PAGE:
Voice of the Checkers Jason Shaya reflects on the 20th anniversary of his father's passing.
It was probably early December 1996 and I was working at my father's business about 20 minutes from home. As I finished my shift, I got into the car, a 1989 Geo Prizm, which was basically a small grey box with four wheels, to drive home when I realized the entire city was in the middle of a blizzard.
I had my driver's license for less than a month and I had never driven in rain let alone the icy frozen streets of Detroit. I was alone and I kept thinking it would be nice to have my dad in the passenger seat to help. Back then, there were no cell phones so a drive that should've taken 30 minutes took about two hours.
I kept wondering what my parents were thinking and when I finally got home I walked into the house and saw my dad sitting alone in the family room with a mountain of cigarettes he smoked. He saw me, put out the cigarette he was smoking and said, "If you can drive in that, you can drive in anything. Goodnight." So much happened on the drive home that I wanted to tell him every detail but he was clearly exhausted from anxiety and nerves. So, I just hugged and kissed him goodnight.
We used to drive back from the store when I was younger and listen to Bruce Martin on the radio call the Red Wings' games. My father was an immigrant from Iraq but when he came to the United States he totally absorbed American culture. He spoke with no accent whatsoever and his handwriting, of which only a few samples remain, was absolutely impeccable in both Arabic and English. He was an entrepreneur his whole adult life. He didn't have any money when he came here but worked himself into a middle class life with his wife and three children in suburban Detroit. My house growing up had tons of love and discipline. Everything a kid needs.
He was a passionate man. When he would watch Wings' games when we were kids, he would get so mad when goalie Tim Cheveldae would give up a bad goal, which happened often, he would pretend to spit at the television in disgust. When he wasn't around, my siblings and I would pretend to be drowning in the spit as we walked by the TV. He wasn't around for this of course. Mocking my father wouldn't go over well.
My dad desperately wanted to see the Wings win the Stanley Cup. Like most fans in Detroit of that era, we only knew heartbreak. He took me to Joe Louis Arena for the first time when I was probably seven or eight years old. I remember thinking that Steve Yzerman wasn't as big in real life as I anticipated. In Yzerman's defense, as a kid I imagined he was about 10 feet tall. As I sat there with my dad at the Joe, it was like heaven. Just two men eating hot dogs and watching a game. Good times.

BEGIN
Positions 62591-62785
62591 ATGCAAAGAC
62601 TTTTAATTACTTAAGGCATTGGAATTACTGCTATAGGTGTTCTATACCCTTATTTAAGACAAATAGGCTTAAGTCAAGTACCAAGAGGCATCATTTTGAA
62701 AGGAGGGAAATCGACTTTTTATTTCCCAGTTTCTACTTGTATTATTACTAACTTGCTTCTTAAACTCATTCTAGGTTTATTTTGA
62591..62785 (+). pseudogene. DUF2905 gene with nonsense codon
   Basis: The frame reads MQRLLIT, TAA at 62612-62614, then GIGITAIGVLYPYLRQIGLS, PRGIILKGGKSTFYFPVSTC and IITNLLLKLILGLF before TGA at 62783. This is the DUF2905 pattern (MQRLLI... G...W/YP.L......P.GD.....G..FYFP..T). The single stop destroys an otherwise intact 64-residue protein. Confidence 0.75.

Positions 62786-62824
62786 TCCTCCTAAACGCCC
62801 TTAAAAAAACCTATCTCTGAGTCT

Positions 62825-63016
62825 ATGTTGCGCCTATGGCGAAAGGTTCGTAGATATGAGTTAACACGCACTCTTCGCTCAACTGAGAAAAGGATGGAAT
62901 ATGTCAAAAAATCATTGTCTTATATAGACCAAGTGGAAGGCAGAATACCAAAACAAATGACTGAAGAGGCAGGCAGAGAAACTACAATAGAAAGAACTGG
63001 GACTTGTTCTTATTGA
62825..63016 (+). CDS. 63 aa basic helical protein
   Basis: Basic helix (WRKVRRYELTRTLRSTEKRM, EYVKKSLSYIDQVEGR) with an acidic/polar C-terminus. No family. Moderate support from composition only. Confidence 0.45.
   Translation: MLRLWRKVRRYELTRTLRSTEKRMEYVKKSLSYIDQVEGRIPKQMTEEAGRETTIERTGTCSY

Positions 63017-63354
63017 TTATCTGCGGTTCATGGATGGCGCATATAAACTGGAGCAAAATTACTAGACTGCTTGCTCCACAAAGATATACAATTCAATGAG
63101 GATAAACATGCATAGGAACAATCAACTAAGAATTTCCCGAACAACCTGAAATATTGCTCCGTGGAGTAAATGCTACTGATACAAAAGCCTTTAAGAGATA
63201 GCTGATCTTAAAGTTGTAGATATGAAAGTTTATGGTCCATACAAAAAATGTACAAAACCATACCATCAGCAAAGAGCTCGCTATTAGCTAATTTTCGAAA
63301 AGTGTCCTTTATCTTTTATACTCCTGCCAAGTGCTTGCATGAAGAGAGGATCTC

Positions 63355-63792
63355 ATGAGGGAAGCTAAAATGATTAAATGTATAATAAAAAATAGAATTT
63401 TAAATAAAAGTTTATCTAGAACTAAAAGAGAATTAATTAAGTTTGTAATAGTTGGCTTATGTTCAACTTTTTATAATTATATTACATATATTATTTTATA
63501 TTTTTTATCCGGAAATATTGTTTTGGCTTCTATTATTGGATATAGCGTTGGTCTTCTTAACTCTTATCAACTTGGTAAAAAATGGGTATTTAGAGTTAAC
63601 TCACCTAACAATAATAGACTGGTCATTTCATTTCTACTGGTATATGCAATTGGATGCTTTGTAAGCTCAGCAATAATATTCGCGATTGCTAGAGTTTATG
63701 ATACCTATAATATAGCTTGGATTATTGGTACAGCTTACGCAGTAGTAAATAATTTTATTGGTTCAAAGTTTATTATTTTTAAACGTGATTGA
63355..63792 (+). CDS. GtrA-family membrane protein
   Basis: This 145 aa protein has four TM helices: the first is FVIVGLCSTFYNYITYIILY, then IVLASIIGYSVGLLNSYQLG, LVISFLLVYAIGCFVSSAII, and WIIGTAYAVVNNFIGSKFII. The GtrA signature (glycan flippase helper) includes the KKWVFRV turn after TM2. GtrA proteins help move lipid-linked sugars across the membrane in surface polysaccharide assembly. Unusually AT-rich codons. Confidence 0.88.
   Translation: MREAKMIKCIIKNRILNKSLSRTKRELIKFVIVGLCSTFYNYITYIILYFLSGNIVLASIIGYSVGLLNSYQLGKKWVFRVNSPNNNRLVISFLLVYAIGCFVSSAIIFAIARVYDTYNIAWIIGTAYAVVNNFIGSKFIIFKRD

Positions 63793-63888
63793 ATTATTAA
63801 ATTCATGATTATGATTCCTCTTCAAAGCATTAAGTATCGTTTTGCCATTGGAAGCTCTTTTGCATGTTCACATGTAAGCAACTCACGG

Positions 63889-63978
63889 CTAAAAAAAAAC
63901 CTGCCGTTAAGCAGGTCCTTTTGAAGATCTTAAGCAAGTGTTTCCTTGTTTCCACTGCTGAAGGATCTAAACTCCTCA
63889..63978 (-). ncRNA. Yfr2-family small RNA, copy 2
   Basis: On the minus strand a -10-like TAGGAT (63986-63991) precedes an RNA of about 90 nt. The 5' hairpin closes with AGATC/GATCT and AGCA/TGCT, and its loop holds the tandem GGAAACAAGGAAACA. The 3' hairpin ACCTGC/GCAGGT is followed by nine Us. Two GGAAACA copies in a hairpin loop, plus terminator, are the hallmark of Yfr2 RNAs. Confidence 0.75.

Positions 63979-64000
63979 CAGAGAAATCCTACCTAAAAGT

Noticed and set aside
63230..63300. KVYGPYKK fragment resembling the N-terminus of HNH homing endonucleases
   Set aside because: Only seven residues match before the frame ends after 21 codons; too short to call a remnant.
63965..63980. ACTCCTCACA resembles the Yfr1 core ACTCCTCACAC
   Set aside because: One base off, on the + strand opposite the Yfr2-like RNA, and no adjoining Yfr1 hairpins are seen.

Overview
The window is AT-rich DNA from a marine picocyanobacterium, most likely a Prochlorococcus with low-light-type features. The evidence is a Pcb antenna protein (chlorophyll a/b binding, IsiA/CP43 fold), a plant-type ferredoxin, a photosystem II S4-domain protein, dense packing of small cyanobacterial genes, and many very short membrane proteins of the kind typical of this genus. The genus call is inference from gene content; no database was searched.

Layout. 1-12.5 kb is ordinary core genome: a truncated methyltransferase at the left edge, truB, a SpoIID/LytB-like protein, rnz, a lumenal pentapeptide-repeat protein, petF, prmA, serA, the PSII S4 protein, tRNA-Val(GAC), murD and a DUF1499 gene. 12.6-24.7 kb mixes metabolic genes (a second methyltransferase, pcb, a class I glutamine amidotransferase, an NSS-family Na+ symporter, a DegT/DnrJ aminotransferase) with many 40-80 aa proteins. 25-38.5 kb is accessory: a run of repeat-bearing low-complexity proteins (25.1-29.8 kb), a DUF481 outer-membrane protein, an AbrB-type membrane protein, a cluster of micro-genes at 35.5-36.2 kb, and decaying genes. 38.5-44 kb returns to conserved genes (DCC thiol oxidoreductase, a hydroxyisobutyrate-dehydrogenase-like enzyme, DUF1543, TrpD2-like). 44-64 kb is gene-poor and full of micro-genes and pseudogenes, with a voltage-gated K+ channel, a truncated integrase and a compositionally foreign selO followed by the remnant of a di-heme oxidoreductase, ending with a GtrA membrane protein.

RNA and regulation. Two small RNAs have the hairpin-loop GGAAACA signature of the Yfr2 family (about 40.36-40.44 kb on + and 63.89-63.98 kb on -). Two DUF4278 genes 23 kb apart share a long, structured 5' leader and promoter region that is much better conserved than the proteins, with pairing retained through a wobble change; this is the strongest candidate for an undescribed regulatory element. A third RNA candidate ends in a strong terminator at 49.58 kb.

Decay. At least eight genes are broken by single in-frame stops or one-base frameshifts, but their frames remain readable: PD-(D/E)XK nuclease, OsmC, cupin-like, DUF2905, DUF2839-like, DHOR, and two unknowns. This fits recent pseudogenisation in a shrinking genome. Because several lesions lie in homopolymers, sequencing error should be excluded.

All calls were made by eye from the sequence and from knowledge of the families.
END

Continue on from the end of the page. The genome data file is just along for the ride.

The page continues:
My Dad was an incredibly hard-working man and his goal for me was to become a doctor. On one of my birthdays he bought me a really nice pen and I remember the card attached said, "Write prescriptions with this." He had high expectations for me. Dad was the best-dressed man you'd ever meet. Three-piece suits, pinkie ring, tinted glasses and silver hair perfectly combed made him look more mafia don than small business owner. When he walked into a room, you stood up straighter. Like all boys, my only goal in life was not to upset my dad. As long as I didn't evoke the anger of a bad Tim Cheveldae goal, then I was on the right path.
The Red Wings finally went on to the win the Stanley Cup on June 7, 1997, but my father lost his battle with cancer five days before. It was 20 years ago tomorrow. I was 16 years old and my hero was gone. I try not to torture myself with questions of, "What if?" but sometimes I can't help myself. I wish he could've seen me put myself through high school then college and find a career in professional hockey. I wish I could've had his help when a teenager needed it most and mostly I wish he could've met his three grandkids. When he was in his final days, I desperately wanted to tell him thank you for raising me and being the best dad ever but I couldn't muster the courage because I knew then, like now, I'd just break down.
I honestly have no idea what he'd think about my career path. Frankly, if he was still around, it's hard to believe I would be working in this business and I can say, without hesitation, I'd be fine doing something else if it meant he was with us. He didn't leave us any money and the turbulence of his loss still reverberates in many ways two decades later. There is no upside either. Sometimes, life just doesn't work out. I feel like the last 20 years has been me driving in my car alone in a snow storm. So much has happened in the last 20 years, if I saw him again, I wouldn't know where to start but a hug and kiss would be the beginning.
To the man whom I miss more than anything in the world, thank you and I love you.
RIP Shafiq S. Shaya 2/10/1941 - 6/2/1997